ANOTHER flawed long versus short copy argument
April 13, 2013 • Glenn Murray
Last week, I read an interesting article by Neil Patel on the long versus short copy issue. It allegedly shows long copy out-performing short. On the face of it, it looks fairly compelling, but if you keep your thinking cap on when you’re reading it, you’ll see it’s actually quite weak.
It shows us more INFORMATION is better
Neil’s study doesn’t show more WORDS are better, it shows more INFORMATION is better. Here’s how:
- Neil cuts heaps of info from his long page, calls it ‘short copy’, and tests its performance.
- But it’s a single page site, so by cutting information from the page, he’s removed it from the site altogether.
- And he’s in SEO, an industry that has to convey trustworthiness and authority to win clients. By cutting information he reduced his trustworthiness and authority.
Naturally this would reduce conversions. His readers no longer trust him as much, and have no way of finding information that will make them trust him more.
It tells us very little (if anything) about the volume of copy.
It would be far more useful if he’d made the copy more succinct, instead of removing information. Or if he moved the extra information to another page(s) with clear and prominent calls to action prompting the reader to visit that page.
Long copy sales pages also rank better?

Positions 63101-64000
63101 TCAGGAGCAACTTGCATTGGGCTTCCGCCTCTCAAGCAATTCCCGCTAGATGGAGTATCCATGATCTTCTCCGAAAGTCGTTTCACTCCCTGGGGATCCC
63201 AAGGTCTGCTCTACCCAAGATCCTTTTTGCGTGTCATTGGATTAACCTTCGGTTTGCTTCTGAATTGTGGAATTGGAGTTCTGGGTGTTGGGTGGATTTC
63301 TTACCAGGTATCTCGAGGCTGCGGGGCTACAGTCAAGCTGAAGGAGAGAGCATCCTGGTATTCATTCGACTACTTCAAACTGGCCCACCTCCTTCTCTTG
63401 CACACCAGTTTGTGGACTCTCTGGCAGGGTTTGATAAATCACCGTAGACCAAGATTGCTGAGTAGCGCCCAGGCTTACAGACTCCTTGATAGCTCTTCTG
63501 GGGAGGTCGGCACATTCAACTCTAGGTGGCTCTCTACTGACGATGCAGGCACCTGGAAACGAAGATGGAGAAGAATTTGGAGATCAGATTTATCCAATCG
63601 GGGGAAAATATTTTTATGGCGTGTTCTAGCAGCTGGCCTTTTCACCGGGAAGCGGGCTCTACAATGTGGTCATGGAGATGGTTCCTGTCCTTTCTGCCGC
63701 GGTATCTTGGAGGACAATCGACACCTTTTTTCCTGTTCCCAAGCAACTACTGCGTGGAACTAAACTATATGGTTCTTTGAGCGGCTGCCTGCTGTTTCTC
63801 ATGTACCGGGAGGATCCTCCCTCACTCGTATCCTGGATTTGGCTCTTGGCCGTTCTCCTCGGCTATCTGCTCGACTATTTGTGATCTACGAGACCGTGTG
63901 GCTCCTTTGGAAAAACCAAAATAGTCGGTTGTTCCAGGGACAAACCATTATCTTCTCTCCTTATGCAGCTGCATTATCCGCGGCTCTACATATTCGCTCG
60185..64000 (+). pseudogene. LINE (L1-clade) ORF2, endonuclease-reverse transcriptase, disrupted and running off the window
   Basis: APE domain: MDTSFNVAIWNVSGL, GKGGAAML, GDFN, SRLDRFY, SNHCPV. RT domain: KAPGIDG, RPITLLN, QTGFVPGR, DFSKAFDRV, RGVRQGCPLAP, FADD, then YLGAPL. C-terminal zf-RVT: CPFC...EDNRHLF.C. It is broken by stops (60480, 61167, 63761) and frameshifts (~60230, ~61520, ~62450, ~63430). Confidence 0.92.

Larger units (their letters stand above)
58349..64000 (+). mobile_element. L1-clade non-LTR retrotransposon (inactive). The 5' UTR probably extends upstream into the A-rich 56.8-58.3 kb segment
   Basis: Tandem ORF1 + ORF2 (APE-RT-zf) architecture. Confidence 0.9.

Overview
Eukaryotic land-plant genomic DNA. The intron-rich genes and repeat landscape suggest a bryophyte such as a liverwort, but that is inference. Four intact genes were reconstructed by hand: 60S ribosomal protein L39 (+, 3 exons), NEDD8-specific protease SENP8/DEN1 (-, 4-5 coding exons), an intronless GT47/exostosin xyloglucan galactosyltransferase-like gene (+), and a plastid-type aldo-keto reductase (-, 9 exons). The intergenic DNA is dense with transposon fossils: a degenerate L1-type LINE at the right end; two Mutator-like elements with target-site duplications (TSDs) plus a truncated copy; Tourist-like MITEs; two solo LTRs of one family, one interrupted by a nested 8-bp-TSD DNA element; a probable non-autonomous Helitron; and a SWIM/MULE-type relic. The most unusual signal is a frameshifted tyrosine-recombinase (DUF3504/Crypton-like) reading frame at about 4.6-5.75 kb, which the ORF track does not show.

Neil goes on to say that long copy ranks higher because more people tend to link to it. His stats support this, but once again, it pays to read critically. The focus of the article is sales copy, and by introducing these ranking stats, he’s not just saying long pages, generally, rank better, he’s implying that long SALES pages rank better.
But his stats relate to pages on the internet, generally. What percentage of pages in the sample are likely to be sales pages? A very small percentage, I’d say. I don’t have the stats at my fingertips, but logic suggests the vast majority of pages on the web are, in fact, information pages, not sales pages. By extension, we can assume the same of the sample.
This means the stats are really saying that long INFORMATION pages rank better because more people link to them. Not a very surprising finding, really, given that people are likely to share an information page if it’s informative, and an information page is more likely to be informative if it’s long.
But why do people share a sales page? Because it’s informative? I don’t think so. They share it if the product looks great, or the copy is entertaining, or the web design is awesome.
To draw any conclusions from Google data about the correlation between long copy and ranking of SALES pages, we need to see data on sales pages, not ALL pages.
Once again, a red herring
As I’ve said in the past, the long versus short copy argument is a red herring. Let’s see a test of rambling copy versus succinct copy, then we can judge performance of long versus short. Or a single long page versus multiple short pages. Until then, we’re simply proving that more information out-performs less information.